Terracotta head shaped like a vase

Greek, about 325-300 BC
Made in Canosa, Apulia (modern Puglia); Found at Calvi, Campania, Italy

... or a vase shaped like a head?

This terracotta head of a fashionable lady from southern Italy would have been made as part of a set of vases to be placed inside a tomb. Many vases at this time were made in the shape of heads. This one has no base, but it did not need to be functional, as it was made especially for the tomb and never actually used.

Many of the painted details remain, including the eyebrows and lashes, tendrils of hair around the face, alternate pink and blue petals on the diadem or tiara, and a red hairnet (visible at the back of the head) tied with pink ribbons.

Canosa, modern Canosa di Puglia, was one of the most important cities in ancient Apulia. Apulia, covering the region of the 'heel' of Italy, was the closest part of Italy to Greece, but despite Greek influence, local culture was strongly maintained from the Bronze Age through to Roman times. The wealth of some of the population is reflected in the hypogea, vast underground chamber-tombs in which most of the surviving local pottery has been found.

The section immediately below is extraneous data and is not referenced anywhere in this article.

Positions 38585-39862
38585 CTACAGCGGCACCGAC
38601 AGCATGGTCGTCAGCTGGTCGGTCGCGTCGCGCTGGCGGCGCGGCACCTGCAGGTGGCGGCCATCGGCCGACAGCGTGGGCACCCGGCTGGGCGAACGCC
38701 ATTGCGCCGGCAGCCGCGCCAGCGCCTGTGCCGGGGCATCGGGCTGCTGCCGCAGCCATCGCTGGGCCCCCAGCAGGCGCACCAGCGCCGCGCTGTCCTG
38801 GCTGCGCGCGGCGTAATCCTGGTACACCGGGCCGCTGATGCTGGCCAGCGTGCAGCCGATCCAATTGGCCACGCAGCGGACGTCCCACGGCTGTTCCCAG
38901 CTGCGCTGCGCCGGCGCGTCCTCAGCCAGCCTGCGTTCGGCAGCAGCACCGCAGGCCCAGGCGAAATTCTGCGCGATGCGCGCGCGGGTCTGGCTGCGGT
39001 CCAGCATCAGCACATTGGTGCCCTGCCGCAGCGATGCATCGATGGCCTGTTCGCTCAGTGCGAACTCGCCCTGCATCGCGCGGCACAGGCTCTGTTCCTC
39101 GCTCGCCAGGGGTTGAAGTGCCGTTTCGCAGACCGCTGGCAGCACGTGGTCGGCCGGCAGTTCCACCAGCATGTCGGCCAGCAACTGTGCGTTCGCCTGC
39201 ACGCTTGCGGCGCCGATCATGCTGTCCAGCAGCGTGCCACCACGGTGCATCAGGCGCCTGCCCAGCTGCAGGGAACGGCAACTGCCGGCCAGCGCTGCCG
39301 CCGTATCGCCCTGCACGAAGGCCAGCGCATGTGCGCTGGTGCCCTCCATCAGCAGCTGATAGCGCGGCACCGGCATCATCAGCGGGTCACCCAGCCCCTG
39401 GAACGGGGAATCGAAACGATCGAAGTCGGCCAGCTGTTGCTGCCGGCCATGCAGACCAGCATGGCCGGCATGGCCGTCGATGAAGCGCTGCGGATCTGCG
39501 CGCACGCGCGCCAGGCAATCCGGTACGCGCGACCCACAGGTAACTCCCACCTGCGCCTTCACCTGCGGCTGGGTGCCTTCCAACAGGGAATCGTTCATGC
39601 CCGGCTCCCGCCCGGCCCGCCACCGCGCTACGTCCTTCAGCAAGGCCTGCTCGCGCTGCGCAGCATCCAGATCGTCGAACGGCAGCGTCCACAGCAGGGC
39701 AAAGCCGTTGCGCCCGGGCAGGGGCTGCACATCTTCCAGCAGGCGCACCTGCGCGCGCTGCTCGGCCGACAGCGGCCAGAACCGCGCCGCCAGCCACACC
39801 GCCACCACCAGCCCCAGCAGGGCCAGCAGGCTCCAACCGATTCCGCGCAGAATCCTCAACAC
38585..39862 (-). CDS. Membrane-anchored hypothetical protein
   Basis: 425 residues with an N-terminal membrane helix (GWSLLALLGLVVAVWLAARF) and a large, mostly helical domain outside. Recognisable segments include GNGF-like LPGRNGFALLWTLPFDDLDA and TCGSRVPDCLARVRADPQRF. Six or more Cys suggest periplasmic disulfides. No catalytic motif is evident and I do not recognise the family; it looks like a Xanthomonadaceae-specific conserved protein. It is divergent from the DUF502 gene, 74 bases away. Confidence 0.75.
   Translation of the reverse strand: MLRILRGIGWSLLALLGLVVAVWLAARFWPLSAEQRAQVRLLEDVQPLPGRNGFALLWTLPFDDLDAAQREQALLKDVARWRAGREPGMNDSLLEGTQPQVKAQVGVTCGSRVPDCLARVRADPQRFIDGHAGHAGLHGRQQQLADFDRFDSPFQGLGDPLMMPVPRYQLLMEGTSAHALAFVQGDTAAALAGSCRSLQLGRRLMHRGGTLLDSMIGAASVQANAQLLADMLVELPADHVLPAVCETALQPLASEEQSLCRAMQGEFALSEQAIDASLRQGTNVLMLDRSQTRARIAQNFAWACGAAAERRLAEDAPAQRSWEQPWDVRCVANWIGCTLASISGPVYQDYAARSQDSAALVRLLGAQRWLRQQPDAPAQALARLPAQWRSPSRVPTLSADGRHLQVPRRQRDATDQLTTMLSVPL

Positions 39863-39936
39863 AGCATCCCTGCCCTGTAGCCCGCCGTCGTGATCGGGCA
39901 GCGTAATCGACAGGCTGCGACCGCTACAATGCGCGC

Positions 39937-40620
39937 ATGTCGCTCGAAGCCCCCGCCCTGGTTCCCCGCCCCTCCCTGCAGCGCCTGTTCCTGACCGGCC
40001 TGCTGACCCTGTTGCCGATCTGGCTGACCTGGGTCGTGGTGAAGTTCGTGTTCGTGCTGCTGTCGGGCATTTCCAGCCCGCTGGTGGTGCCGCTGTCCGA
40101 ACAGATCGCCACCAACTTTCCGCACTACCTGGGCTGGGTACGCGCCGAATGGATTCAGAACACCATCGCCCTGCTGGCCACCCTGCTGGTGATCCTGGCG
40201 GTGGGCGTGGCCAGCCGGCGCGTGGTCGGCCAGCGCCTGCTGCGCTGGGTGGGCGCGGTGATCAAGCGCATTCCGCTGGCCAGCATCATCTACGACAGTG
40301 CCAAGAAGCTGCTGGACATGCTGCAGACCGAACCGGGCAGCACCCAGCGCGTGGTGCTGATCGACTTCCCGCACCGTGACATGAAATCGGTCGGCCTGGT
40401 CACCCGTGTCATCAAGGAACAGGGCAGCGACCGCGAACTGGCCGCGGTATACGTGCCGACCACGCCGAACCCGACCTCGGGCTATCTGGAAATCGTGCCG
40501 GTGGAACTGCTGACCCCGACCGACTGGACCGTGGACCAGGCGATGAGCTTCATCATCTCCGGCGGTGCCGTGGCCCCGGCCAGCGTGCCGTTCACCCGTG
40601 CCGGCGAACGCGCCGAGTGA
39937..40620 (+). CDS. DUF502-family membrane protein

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More information


J. Swaddling (ed.), Italian Iron Age artefacts in, Papers of the Sixth British Museum Classical Colloquium (London, The British Museum Press, 1986)


Height: 14.000 inches

Museum number

GR 1859.2-16.4 (Terracotta D 194)


Bequeathed by Miss M.H.H. Auldjo


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